To complete any yoga routine, relaxation or meditation is essential. You can either lie down on your back for 5–8 minutes, resting your arms by your side, eyes closed, palms to the sky, or you can sit with your eyes closed for the same amount of time. Don’t try to do anything during this time. Just become still, allowing the benefits of the ujjayi breathing and yoga poses to consolidate. You may wish to set an alarm clock in case you fall asleep. There’s no point in being all ready and confident if the event has been and gone.

 

Other tips to enhance your confidence

  • Confidence is a state of mind: Confidence is an inner state of mind. When your confidence depends on your success or failure, it’s not real confidence. When we have the strength to smile through challenges and to move ahead with an inner stillness, unshaken — that’s real confidence.
  • Know that you are part of something much bigger: Confidence is when you are able to remain unshakable regardless of the external situation. This depth of confidence comes to you when you know you are connected to and part of the highest universal consciousness.
  • Set an intention: In Sanskrit the world sankalpa means “intention”. To strengthen your inner confidence, set an intention for yourself. An intention for a pending meeting might be something like, “This meeting will leave everyone feeling inspired and energised and will be an empowering platform for the project ahead.” Having set the intention, surrender it. It is the process of surrendering that differentiates a sankalpa from a goal.
  • Reflect: Look back for a moment and see how many challenging situations in your life you have dealt with successfully.
  • You have all the good qualities you need: Assume you can do justice to all the roles you have been given to play in your life. Assume you already have all the good qualities and confidence inside you and let them blossom.
  • Sleep: If you’ve slept well and are rested it’s much more likely you’ll feel more confident the following day. Make sure you get enough sleep the night before an important event. Going to bed before midnight enhances the quality of your sleep. And if you’re having difficulty sleeping at night, practising a few simple breathing techniques can make all the difference.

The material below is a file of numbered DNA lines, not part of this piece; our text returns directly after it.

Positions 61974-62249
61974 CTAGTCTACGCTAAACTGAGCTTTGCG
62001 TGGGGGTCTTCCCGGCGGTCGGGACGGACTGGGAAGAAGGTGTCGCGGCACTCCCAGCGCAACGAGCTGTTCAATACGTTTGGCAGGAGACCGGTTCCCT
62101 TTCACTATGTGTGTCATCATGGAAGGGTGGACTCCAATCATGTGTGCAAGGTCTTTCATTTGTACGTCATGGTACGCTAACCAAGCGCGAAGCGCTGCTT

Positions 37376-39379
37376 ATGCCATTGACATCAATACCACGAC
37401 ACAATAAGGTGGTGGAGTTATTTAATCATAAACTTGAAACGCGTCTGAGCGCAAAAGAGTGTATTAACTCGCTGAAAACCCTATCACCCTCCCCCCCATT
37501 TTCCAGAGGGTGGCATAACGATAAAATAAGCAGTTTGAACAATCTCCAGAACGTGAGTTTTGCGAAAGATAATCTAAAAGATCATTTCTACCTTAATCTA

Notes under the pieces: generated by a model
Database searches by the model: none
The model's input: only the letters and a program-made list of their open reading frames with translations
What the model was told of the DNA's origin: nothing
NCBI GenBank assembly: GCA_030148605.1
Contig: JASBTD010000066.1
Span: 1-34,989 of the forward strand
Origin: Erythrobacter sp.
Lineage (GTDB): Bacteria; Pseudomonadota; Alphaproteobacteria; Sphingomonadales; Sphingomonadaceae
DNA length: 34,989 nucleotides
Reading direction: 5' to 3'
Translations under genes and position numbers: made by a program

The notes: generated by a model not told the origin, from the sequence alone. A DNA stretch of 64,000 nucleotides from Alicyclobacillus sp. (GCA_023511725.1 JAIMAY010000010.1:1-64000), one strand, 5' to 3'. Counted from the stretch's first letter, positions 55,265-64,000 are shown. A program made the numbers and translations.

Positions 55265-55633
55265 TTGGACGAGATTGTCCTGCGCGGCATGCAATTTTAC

• Observe your ego: When your ego is at play it robs you of your naturalness and reduces your confidence. Being natural is an antidote to ego — the more natural you are, the more confidence you exude. True confidence is free from ego and arrogance. We can never fully eliminate ego, but we can reduce its impact by observing it when it arises.
  • Simplicity brings confidence: Be ready to learn from simple things and even from children. Having a readiness to learn can ignite the creativity in you and bring up self-confidence.
  • See obstacles as challenges, not problems: Obstacles build character and make the journey more interesting. A life lesson always contains value, but you need a certain amount of insight to create a positive situation from it. Yoga creates in you a more expanded state of mind in which it’s easier to see a difficulty not as a problem but as a challenge.
  • Don’t take life too seriously: Sri Sri Ravi Shankar says, “Life is nothing to be very serious about. Life is a ball in your hands to play with. Don’t hold on to the ball.”
  • Have a regular practice: The more regularly you practice pranayamas, asanas and meditation, the more confident and natural you become. Healthy confidence is a natural by-product of these practices. The more quality time you spend with your self, in meditation, the more confidence radiates from within you. It’s very beautiful. Yoga practices have been designed to bring you in touch with your true self. And when you are, it’s easy to walk with total confidence.
  • Allow yourself to blossom: Often we are our own worst enemies. Know that there is an enormous potential inside you to be the very best you can be. Acknowledge it, know it and let it blossom. In Marianne Williamson’s words, “Our deepest fear is not that we are inadequate. Our deepest fear is that we are powerful beyond measure. It is our light, not our darkness, that frightens us most. We ask ourselves, ‘Who am I to be brilliant, gorgeous, talented, and famous?’

     

    Actually, who are you not to be? You are a child of God. Your playing small does not serve the world. There is nothing enlightened about shrinking so that people won’t feel insecure around you. We were born to make manifest the glory of God that is within us. It’s not just in some of us; it’s in all of us. And when we let our own light shine, we unconsciously give other people permission to do the same. As we are liberated from our own fear, our presence automatically liberates others.”